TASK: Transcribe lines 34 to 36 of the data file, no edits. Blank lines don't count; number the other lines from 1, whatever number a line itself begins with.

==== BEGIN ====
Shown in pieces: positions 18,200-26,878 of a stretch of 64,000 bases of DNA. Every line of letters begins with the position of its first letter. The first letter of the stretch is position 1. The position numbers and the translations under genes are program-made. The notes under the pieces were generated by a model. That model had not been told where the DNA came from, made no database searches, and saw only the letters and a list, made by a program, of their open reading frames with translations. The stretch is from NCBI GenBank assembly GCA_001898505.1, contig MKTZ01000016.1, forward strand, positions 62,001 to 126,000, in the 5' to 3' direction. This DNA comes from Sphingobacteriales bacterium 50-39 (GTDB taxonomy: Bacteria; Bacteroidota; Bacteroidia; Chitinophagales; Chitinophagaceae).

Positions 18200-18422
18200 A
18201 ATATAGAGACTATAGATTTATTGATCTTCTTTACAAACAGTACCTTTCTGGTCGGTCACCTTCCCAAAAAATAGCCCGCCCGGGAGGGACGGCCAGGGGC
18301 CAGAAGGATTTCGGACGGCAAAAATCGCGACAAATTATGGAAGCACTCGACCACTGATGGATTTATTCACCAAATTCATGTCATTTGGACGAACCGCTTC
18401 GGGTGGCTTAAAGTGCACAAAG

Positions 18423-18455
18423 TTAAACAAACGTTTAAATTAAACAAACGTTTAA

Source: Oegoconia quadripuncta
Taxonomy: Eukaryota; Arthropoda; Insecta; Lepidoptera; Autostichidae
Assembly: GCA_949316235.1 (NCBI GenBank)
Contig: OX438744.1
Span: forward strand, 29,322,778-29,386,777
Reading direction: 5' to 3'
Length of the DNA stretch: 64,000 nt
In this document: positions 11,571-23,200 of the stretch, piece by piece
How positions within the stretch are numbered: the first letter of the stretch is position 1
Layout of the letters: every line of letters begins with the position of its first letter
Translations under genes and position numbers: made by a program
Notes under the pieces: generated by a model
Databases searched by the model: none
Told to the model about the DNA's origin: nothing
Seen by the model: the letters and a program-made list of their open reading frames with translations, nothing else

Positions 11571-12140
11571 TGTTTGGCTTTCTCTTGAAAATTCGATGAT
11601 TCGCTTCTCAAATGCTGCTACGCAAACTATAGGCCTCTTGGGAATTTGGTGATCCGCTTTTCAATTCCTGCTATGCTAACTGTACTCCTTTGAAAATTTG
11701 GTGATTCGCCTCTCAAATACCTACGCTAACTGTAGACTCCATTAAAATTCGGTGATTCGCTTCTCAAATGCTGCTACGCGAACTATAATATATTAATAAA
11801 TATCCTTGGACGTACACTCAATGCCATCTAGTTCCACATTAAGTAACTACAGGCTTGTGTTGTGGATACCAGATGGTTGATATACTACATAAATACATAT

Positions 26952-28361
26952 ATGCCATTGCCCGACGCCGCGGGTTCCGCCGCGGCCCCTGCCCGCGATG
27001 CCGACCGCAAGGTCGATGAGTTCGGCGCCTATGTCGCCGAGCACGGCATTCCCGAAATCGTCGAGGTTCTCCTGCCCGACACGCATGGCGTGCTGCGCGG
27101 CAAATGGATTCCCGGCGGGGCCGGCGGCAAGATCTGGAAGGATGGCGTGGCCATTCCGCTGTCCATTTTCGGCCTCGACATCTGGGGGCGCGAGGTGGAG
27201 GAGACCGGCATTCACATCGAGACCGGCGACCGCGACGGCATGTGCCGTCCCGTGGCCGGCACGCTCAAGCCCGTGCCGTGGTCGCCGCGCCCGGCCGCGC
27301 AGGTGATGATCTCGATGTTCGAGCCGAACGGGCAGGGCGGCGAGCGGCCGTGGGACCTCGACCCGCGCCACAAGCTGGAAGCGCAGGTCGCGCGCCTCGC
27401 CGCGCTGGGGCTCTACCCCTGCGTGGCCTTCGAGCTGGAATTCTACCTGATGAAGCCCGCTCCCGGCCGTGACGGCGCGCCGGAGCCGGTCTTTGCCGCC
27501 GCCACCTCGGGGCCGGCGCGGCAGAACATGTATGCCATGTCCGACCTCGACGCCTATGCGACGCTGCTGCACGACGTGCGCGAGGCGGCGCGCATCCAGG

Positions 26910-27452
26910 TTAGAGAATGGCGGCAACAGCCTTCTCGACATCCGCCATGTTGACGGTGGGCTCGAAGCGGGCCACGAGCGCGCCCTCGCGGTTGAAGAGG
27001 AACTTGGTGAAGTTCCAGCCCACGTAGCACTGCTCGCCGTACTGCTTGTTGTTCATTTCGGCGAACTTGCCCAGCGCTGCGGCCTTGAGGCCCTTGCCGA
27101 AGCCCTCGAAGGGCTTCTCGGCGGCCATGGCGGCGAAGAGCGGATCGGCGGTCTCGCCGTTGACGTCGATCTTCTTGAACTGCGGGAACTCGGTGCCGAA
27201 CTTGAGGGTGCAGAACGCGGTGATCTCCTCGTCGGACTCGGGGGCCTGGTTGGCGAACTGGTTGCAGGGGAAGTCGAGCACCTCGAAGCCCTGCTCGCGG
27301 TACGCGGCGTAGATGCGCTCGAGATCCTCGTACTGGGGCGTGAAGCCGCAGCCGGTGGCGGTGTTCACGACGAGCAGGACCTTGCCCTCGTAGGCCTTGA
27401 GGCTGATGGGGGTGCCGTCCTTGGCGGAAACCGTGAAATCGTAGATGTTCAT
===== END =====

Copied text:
27301 AGGTGATGATCTCGATGTTCGAGCCGAACGGGCAGGGCGGCGAGCGGCCGTGGGACCTCGACCCGCGCCACAAGCTGGAAGCGCAGGTCGCGCGCCTCGC
27401 CGCGCTGGGGCTCTACCCCTGCGTGGCCTTCGAGCTGGAATTCTACCTGATGAAGCCCGCTCCCGGCCGTGACGGCGCGCCGGAGCCGGTCTTTGCCGCC
27501 GCCACCTCGGGGCCGGCGCGGCAGAACATGTATGCCATGTCCGACCTCGACGCCTATGCGACGCTGCTGCACGACGTGCGCGAGGCGGCGCGCATCCAGG